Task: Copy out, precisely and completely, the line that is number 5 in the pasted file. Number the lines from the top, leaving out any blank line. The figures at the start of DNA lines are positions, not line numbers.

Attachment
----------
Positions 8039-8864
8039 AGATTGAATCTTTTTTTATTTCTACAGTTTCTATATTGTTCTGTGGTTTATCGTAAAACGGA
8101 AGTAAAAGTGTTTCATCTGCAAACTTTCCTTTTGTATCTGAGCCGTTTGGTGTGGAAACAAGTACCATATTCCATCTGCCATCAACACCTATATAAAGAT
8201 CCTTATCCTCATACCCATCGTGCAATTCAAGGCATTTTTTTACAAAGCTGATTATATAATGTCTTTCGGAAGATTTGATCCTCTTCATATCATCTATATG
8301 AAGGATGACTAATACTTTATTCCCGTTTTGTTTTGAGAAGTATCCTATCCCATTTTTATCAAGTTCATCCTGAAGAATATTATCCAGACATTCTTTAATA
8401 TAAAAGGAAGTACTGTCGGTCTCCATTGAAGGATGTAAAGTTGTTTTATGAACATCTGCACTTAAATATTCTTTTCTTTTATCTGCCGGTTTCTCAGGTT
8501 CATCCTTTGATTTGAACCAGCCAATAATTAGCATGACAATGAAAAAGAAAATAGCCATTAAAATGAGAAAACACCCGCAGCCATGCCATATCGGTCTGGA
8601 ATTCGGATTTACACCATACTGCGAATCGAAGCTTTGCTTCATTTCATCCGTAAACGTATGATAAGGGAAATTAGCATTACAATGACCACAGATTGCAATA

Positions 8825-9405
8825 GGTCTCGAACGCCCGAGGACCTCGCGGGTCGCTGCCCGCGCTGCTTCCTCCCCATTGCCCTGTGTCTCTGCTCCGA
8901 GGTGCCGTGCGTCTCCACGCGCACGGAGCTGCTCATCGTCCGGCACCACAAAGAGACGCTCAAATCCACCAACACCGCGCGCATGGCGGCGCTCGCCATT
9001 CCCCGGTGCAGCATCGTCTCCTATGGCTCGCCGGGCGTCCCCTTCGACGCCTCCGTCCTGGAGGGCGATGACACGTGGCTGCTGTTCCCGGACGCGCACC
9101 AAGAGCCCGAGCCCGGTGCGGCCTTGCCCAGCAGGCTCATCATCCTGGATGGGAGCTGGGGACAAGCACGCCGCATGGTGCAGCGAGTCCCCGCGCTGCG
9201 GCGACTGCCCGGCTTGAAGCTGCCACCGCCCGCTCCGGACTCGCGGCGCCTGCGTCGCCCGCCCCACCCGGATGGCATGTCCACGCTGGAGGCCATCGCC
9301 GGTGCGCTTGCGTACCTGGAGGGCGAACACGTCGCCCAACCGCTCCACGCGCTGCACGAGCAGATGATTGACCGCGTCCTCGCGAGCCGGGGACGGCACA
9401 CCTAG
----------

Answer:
8301 AAGGATGACTAATACTTTATTCCCGTTTTGTTTTGAGAAGTATCCTATCCCATTTTTATCAAGTTCATCCTGAAGAATATTATCCAGACATTCTTTAATA